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1. Influenza

2. Avian Influenza

3. Virology

4. Pathogenesis and Immunology

5. Pandemic Preparedness

6. Vaccines

7. Laboratory Findings

8. Clinical Presentation

9. Treatment and Prophylaxis

10. Drugs

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Amedeo Influenza


Bernd Sebastian Kamps and Christian Hoffmann

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Amantadine inhibits the replication of influenza A viruses by interfering with the uncoating of the virus inside the cell. Like rimantadine, it is an M2 inhibitor which blocks the ion channel formed by the M2 protein that spans the viral membrane (Hay 1985, Sugrue 1991). The influenza virus enters its host cell by receptor-mediated endocytosis. Thereafter, acidification of the endocytotic vesicles is required for the dissociation of the M1 protein from the ribonucleoprotein complexes. Only then are the ribonucleoprotein particles imported into the nucleus via the nuclear pores. The hydrogen ions needed for acidification pass through the M2 channel. Amantadine blocks the channel (Bui 1996).

Amantadine is effective against all influenza A subtypes that have previously caused disease in humans (H1N1, H2N2 and H3N2), but not against influenza B virus, because the protein M2 is unique to influenza A viruses. For both the prevention and treatment of influenza A, amantadine has a similar efficacy to rimantadine (Stephenson 2001, Jefferson 2004). Comparative studies indicate that adverse effects were significantly more common with amantadine than rimantadine (Jefferson 2004). Amantadine is not active against the avian influenza subtype H5N1 strains which have recently caused disease in humans (Li 2004). Besides influenza, amantadine may also be indicated in the treatment of Parkinson's disease and drug-induced extrapyramidal reactions. Moreover, it may be effective as an adjunct to interferon-based combination therapy in patients with chronic hepatitis C who have failed prior hepatitis C therapy (Lim 2005).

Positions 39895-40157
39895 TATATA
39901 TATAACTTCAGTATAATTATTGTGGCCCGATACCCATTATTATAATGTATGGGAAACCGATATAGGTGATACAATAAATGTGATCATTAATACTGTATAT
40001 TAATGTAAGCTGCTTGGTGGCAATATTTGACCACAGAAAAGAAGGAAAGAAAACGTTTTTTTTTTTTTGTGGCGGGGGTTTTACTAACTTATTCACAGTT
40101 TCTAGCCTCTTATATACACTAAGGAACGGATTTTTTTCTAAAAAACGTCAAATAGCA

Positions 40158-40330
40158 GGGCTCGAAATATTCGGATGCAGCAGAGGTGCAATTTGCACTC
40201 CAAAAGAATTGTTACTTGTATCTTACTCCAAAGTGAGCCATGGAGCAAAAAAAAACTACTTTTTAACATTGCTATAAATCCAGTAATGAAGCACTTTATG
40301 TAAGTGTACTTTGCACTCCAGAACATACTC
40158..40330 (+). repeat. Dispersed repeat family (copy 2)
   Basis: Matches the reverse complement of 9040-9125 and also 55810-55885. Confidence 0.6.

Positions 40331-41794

With daily costs of 0.50 € per day in some European countries, amantadine is by far the cheapest treatment for influenza A, compared to daily costs of 5 € for rimantadine and 7 € for oseltamivir.

The use of amantadine is associated with the rapid emergence of drug-resistant variants. Resistant isolates of influenza A are genetically stable and fully transmissible, and the pathogenic potential is comparable to that of wild-type virus isolates. In immunocompromised patients, resistant virus can be shed for prolonged periods (Boivin 2002). According to a study which assessed more than 7,000 influenza A virus samples obtained from 1994 to 2005, drug resistance against amantadine and rimantadine has increased worldwide from 0.4 % to 12.3 % (Bright 2005). Virus samples collected in 2004 from South Korea, Taiwan, Hong Kong, and China showed drug-resistance frequencies of 15 %, 23 %, 70 %, and 74 %, respectively. Some authors have suggested that the use of amantadine and rimantadine should be frankly discouraged (Jefferson 2006). Recently, 109 out of 120 (91 %) influenza A H3N2 viruses isolated from patients in the US contained an amino acid change at position 31 of the M2 protein, which confers resistance to amantadine and rimantadine. On the basis of these results, the Centre for Disease Control recommended that neither amantadine nor rimantadine be used for the treatment or prophylaxis of influenza A in the United States for the remainder of the 2005-06 influenza season (CDC 2006).